In this section we describe the work we are doing to develop our approach to decision-making and enforcement action. We have included this section to provide information to inform responses to the consultation questions on the registration criteria and draft standards.
Decision making and enforcement
The GPhC’s focus will be on supporting people to meet the standards.
In addition to providing compliance indicators to sit alongside the standards and further compliance guidance for a limited number of situations, we propose to support compliance by visiting and inspecting registered pharmacies. We understand that every time an inspection is carried out at a registered pharmacy, it puts pressures on the time of the staff working in the pharmacy and draws time away from operation of services and direct patient care. However, we believe a robust inspection model is needed to protect patients, support compliance with the standards we are proposing to set and enable us to make a decision about any risks based on what we see during the inspection and evidence presented to us by the owner or superintendent.
How our current model of inspection works
We have a team of about 30 inspectors who currently visit registered pharmacies approximately every three years.
Our inspectors examine how the pharmacy operates and provide advice to pharmacy staff about what we believe needs to happen to ensure services are safe and effective.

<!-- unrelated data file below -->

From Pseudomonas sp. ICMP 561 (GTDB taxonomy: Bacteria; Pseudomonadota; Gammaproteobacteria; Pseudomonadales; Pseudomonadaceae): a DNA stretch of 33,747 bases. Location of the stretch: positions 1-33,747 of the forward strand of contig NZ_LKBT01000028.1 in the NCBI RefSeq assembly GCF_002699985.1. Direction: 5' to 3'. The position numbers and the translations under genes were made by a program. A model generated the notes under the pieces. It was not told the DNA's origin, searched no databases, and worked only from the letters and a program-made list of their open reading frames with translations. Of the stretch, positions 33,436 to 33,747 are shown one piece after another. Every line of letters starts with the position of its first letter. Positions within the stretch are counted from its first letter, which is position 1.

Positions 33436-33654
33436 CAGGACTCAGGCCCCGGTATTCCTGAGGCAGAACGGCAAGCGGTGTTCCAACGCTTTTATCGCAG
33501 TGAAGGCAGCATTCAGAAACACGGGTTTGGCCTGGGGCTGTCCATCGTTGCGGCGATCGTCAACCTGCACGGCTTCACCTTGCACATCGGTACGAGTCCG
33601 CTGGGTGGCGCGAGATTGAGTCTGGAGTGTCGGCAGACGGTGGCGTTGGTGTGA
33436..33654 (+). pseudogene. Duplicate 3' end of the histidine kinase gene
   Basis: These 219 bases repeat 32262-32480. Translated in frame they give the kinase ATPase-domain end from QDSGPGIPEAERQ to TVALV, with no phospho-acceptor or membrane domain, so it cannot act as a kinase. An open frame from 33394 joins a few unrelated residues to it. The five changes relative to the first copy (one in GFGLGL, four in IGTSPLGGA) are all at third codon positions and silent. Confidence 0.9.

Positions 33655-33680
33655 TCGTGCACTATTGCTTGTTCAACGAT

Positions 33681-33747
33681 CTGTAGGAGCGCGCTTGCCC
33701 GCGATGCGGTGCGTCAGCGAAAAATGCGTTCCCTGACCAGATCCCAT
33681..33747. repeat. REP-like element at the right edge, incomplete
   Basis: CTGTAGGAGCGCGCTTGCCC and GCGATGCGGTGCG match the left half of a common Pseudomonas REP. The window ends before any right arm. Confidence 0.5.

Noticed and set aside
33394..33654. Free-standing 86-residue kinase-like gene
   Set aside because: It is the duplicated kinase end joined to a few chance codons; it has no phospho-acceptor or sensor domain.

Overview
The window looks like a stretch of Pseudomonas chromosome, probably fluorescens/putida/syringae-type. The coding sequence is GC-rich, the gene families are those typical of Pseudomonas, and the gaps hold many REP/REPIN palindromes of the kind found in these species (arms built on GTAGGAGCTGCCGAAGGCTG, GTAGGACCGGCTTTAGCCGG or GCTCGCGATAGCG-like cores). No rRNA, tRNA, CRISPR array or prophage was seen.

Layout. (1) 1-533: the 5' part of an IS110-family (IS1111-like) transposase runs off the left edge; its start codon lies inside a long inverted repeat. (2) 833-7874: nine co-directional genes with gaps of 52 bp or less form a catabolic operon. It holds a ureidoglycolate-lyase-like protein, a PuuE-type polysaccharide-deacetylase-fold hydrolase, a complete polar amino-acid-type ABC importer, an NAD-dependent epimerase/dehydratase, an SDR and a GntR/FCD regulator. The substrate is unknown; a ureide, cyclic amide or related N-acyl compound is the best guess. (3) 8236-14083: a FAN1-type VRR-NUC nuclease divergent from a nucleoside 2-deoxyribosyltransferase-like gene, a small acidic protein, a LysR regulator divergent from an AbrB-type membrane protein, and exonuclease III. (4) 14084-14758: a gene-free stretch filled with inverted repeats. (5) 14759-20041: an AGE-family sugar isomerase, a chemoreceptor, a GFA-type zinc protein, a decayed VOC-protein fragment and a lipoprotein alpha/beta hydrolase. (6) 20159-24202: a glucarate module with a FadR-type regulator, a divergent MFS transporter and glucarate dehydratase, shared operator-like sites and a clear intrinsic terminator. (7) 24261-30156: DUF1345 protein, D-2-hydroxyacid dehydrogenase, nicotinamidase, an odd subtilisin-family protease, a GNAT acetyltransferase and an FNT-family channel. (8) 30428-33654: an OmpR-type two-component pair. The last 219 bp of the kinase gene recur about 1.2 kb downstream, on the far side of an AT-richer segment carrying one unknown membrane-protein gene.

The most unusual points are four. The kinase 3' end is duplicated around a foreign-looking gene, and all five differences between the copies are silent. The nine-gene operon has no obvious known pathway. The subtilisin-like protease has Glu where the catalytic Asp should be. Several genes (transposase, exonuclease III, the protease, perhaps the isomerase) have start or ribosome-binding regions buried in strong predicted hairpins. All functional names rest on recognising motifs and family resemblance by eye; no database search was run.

They also look at specific services such as the management of controlled drugs to ensure legal requirements are being met and support our investigations team where there are concerns about a registrant’s fitness to practise.
In parallel with this consultation, we will also explore opportunities to use information from existing sources, such as primary care organisations or through existing NHS complaints mechanisms, as well as information from our own regulatory systems. This will assist the development of a genuinely risk-based approach to regulation focusing our attention on where the risks are higher and reducing burdens for those registered pharmacies which are safe and consistently complying with the required standards.
Developing our inspection model
We are proposing to move away from a ‘one size fits all’ inspection model, where all registered pharmacies are inspected at regular intervals of approximately every three years, to a model where we prioritise inspections for those registered pharmacies where we believe there is a higher risk to patients and the public, either because of the nature of the services they provide, or because we have concerns.
We intend to develop and publish risk indicators using evidence from a range of sources, including the inspections we conduct, when the new standards come into force. The indicators are likely to develop further on the basis of feedback from pharmacy staff, employers and patients and the public and also, as more data is collected to inform our decisions about when and who to inspect. It is also likely to develop as we consider how new models of pharmacy service delivery emerge.
All registered pharmacies will be required to provide some core information as part of the application or renewals process. This information is likely to include information covering basic facts about the registered pharmacy such as the services it provides, for example whether it offers an internet service.
Risk based regulation
The proposed model for regulating pharmacy is intended to enable a more ‘risk-based’ approach to inspecting and enforcing our standards. As a concept risk-based regulation acknowledges that not all risk can be removed and to do so would be disproportionate. A risk-based approach to regulation targets resources at those areas where risk is deemed to be higher in relative terms, and resources and burden is reduced where there is evidence of lower risk.